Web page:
By “Spontaneous overflow of powerful feelings”, Wordsworth opines that poetry is a matter of mood and inspiration. Poetry evolves from the feelings of the poet. Poetry’s source is the feeling in the heart, not the ideas of the intellect. A poet cannot write under pressure. In this regard, poetry flows out of his heart in a natural and fluent manner. Deep emotion is the basic condition of poetry; powerful feelings and emotions are fundamental. Without them great poetry can not be written. But T. S. Eliot in his Tradition and the Individual Talent rejects Wordsworth's definition of poetry and holds the idea that a writer should be impersonal and his writings should be devoid of personal emotion and feelings.
Emotion Recollected in Tranquility
To begin with Wordsworth’s words, “I have said that poetry is the spontaneous overflow of powerful feelings; it takes its origin from emotion recollected in tranquility.” At first glance, these two statements seem contradictory but Wordsworth’s theory of poetry involved the fusion of the two statements. In a sense powerful feelings and profound thought make poetry perfect. Wordsworth told that the poet can’t rely on sensibility alone. He has to be a person who has also thought long and deeply. After that, a calm mind is equally necessary to furnish the past/ previous thoughts/ feelings.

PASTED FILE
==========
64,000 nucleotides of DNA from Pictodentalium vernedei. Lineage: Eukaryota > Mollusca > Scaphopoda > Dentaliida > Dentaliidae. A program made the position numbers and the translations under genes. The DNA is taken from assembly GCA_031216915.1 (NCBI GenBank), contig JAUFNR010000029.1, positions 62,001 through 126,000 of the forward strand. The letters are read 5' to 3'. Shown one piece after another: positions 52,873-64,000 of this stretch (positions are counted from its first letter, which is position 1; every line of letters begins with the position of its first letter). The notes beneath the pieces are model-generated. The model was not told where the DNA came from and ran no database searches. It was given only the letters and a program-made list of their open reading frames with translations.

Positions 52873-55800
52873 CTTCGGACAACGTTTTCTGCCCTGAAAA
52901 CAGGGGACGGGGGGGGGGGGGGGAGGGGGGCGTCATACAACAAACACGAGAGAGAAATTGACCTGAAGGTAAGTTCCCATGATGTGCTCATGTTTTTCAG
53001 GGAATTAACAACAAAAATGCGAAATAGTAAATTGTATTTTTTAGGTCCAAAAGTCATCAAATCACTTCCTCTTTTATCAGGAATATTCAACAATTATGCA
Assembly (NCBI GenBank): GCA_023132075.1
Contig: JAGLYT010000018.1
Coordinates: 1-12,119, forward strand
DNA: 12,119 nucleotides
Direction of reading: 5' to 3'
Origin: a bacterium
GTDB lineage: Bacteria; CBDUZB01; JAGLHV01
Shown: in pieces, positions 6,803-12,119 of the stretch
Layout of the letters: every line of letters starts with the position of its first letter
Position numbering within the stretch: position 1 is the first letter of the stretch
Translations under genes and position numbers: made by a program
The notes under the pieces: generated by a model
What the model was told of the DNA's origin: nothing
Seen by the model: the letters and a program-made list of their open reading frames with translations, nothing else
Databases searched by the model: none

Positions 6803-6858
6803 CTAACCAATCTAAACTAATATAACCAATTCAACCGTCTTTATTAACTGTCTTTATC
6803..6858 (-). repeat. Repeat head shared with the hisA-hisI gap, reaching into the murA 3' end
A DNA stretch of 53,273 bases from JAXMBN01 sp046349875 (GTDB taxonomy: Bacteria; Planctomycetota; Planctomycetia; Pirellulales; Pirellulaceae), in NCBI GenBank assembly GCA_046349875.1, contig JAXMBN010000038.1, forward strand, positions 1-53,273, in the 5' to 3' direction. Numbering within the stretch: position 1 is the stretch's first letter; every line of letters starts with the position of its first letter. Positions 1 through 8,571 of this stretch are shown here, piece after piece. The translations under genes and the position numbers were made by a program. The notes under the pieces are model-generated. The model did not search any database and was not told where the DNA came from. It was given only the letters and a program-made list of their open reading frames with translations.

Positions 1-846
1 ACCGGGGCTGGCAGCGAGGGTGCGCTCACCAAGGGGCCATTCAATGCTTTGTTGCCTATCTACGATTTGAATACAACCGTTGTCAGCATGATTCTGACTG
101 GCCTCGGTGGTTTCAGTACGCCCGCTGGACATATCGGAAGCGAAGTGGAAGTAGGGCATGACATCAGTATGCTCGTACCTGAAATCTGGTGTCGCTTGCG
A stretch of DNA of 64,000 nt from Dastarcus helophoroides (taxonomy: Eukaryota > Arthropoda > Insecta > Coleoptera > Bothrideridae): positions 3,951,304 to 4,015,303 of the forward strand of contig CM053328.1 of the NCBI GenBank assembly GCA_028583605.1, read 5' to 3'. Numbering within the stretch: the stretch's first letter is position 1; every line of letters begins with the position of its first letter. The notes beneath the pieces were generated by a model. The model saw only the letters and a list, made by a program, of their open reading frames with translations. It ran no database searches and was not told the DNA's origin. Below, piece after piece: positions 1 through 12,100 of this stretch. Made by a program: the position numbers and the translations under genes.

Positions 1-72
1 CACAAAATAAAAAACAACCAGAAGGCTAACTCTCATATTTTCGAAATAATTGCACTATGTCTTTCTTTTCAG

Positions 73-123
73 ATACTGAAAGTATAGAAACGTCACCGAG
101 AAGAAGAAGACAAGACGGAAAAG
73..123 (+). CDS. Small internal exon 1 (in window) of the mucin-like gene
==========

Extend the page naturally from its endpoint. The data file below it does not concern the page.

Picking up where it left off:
At first, the poet observes some object, character or situation. It sets up powerful emotions in his mind. The poet doesn’t react immediately. He allows it to sink into his mind along with the feelings which it has excited. Then comes the recollection of the emotion, at a later moment. The emotion is recollected in tranquility. There might be a time lapse of several years. Thus poetry originates in emotion recollected in tranquility and so ultimately the product of the original free flow of that emotion.